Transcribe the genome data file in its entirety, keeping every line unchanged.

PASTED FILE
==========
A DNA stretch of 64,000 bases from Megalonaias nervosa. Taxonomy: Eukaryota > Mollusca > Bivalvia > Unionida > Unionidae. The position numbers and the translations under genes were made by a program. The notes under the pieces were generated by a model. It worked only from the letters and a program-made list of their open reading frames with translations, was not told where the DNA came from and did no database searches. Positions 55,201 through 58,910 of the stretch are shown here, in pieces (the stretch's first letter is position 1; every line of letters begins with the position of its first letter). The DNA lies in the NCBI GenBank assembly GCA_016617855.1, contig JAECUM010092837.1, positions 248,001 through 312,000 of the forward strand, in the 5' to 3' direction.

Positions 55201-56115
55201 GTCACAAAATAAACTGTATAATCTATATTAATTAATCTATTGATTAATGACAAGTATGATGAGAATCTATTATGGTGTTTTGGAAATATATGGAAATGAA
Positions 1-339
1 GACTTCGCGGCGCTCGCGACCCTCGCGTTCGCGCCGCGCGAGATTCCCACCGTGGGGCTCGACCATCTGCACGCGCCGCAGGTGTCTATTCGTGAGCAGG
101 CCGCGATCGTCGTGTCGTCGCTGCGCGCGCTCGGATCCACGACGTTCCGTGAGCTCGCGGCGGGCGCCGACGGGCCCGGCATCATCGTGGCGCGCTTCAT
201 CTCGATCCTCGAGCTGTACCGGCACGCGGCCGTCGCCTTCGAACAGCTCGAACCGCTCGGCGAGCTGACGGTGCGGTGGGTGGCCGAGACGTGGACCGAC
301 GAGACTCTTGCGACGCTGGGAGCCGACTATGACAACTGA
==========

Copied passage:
A DNA stretch of 64,000 bases from Megalonaias nervosa. Taxonomy: Eukaryota > Mollusca > Bivalvia > Unionida > Unionidae. The position numbers and the translations under genes were made by a program. The notes under the pieces were generated by a model. It worked only from the letters and a program-made list of their open reading frames with translations, was not told where the DNA came from and did no database searches. Positions 55,201 through 58,910 of the stretch are shown here, in pieces (the stretch's first letter is position 1; every line of letters begins with the position of its first letter). The DNA lies in the NCBI GenBank assembly GCA_016617855.1, contig JAECUM010092837.1, positions 248,001 through 312,000 of the forward strand, in the 5' to 3' direction.

Positions 55201-56115
55201 GTCACAAAATAAACTGTATAATCTATATTAATTAATCTATTGATTAATGACAAGTATGATGAGAATCTATTATGGTGTTTTGGAAATATATGGAAATGAA
Positions 1-339
1 GACTTCGCGGCGCTCGCGACCCTCGCGTTCGCGCCGCGCGAGATTCCCACCGTGGGGCTCGACCATCTGCACGCGCCGCAGGTGTCTATTCGTGAGCAGG
101 CCGCGATCGTCGTGTCGTCGCTGCGCGCGCTCGGATCCACGACGTTCCGTGAGCTCGCGGCGGGCGCCGACGGGCCCGGCATCATCGTGGCGCGCTTCAT
201 CTCGATCCTCGAGCTGTACCGGCACGCGGCCGTCGCCTTCGAACAGCTCGAACCGCTCGGCGAGCTGACGGTGCGGTGGGTGGCCGAGACGTGGACCGAC
301 GAGACTCTTGCGACGCTGGGAGCCGACTATGACAACTGA